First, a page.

||Historical chronical of biblical times by Samuel Joseph Fuenn. There are both Hebrew and German title pages, which state the purpose of the work to be to remember the events written in the Bible, “Remember the days of old, consider the years of many generations” (Deuteronomy 32:7). Shenot Dor ve-Dor is written for Jewish school children. An introduction from Fuenn is followed by the text, in two columns in square vocalized Hebrew, although many names are also given in Latin letters. It begins with the creation of the world and concludes in 3658 with Alexander Macedonier.
Samuel Joseph Fuenn (Funn, 1818–1890) was a Hebrew writer of the more traditional wing of the Russian Haskalah and an early member of Hovevei Zion. He received a Talmudic education, and in secualar sciences. In 1848 the government appointed him professor of Hebrew and Jewish history in the newly founded rabbinical school of Vilna. Fuenn filled this position with great distinction until 1856, when he resigned. The government then appointed him superintendent of the Jewish public schools in the district of Vilna, in which he introduced instruction in the secular sciences and modern languages. He edited and published Ha-Karmel (1860–81), in which appeared the first chapters of his autobiography, Dor ve-Doreshav. Because of his moderate views on the Haskalah, his traditional way of life, and his financial independence, Fuenn achieved a prominent role in the leadership of the Vilna Jewish community.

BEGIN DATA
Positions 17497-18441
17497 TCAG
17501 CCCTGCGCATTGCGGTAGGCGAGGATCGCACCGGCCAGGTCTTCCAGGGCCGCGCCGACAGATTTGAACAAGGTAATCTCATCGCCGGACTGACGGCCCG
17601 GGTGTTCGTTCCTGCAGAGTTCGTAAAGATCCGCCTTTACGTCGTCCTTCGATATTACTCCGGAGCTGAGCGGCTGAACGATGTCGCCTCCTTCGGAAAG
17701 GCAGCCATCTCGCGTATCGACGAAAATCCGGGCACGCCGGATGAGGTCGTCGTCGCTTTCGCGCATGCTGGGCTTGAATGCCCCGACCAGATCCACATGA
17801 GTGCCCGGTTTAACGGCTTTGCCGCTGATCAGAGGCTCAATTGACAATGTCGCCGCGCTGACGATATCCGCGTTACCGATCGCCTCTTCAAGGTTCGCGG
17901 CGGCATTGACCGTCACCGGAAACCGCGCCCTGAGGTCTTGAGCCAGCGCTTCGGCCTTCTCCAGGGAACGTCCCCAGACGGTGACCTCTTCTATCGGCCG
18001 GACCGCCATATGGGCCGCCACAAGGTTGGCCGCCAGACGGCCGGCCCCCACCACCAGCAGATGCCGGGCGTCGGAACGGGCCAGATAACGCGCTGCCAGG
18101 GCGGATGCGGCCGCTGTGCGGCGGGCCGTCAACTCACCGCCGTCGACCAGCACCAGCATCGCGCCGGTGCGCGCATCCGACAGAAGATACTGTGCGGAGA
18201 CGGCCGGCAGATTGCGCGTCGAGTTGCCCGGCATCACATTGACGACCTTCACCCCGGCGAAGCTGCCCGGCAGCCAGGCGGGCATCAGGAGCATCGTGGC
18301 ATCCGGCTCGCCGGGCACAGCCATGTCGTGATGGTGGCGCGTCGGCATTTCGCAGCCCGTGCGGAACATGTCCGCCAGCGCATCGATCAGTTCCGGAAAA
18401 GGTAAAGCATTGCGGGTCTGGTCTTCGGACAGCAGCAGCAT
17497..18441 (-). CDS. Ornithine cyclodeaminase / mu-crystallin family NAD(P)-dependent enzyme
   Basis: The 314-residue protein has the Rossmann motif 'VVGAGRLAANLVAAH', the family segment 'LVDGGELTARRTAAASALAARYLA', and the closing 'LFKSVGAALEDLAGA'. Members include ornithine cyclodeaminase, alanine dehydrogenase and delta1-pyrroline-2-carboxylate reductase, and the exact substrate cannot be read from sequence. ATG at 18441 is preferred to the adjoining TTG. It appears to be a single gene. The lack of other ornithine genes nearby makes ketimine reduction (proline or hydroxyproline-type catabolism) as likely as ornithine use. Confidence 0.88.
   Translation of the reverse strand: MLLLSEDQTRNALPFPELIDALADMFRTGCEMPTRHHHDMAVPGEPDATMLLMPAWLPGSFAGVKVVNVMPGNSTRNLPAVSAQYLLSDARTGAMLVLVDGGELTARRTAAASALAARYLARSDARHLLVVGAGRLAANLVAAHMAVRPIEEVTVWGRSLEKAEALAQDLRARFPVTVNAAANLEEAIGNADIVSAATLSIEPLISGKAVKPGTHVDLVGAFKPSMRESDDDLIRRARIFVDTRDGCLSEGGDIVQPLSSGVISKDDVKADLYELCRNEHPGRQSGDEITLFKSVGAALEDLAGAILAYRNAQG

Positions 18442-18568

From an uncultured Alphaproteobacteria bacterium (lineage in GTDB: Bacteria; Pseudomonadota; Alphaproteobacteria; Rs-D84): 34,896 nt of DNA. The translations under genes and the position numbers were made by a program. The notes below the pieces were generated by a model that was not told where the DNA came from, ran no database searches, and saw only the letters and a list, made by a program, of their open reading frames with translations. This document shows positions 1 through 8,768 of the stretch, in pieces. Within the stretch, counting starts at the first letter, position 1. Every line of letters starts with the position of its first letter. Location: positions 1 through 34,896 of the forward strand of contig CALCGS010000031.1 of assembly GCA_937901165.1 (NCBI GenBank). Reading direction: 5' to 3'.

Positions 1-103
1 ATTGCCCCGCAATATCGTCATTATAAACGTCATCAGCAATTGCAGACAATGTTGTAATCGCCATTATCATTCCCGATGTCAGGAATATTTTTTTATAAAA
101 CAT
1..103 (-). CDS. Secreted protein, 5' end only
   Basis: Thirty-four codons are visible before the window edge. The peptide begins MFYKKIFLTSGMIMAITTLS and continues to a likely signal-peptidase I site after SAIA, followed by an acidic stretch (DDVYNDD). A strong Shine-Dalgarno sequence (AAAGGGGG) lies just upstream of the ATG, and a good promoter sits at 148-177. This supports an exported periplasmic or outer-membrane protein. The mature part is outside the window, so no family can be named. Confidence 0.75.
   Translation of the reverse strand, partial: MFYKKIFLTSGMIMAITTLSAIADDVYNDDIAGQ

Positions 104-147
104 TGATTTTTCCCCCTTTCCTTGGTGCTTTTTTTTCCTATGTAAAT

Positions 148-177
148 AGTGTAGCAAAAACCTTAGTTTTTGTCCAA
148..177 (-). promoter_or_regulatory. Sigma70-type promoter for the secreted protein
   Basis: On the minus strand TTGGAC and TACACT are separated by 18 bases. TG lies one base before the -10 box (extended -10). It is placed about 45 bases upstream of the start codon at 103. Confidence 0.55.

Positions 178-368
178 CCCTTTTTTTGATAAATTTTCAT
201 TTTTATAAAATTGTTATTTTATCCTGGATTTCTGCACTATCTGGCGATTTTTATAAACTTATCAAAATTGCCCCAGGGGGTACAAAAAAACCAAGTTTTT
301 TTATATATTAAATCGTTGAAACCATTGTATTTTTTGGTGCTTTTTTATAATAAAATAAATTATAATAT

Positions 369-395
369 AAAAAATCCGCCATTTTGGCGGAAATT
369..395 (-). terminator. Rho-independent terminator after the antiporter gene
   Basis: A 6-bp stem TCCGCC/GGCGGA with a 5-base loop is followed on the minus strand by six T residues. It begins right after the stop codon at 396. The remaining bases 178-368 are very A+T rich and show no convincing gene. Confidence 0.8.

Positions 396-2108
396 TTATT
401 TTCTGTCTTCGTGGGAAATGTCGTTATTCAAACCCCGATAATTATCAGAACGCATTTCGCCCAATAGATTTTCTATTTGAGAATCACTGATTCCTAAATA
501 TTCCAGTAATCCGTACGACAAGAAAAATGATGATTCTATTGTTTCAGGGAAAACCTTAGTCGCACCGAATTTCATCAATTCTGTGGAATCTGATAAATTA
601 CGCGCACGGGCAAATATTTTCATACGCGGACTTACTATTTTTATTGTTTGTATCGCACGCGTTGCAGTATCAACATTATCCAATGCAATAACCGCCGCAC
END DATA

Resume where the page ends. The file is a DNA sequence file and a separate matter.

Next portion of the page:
His most important works are Keneset Yisrael (1886–90), a biographical lexicon of notable Jews, and Ha-Ozar, an extensive Hebrew dictionary; only the first volume appeared in Fuenn’s lifetime, the remaining three volumes were completed from his notes by S. P. Rabbinowitz (1900–03). A prolific writer, Fuenn’s other works include Divrei ha-Yamim li-Venei Yisrael (Vilna, 1871–77), a history of the Second Temple, Nidhe Yisrael, a history of the Jews and Jewish literature from the destruction of the Temple to 1170, (Vilna, 1850) and Kiryah Ne’emanah (Vilna, 1860), a monograph on the Vilna community, and textbooks and translations of juvenile historical novels and short stories.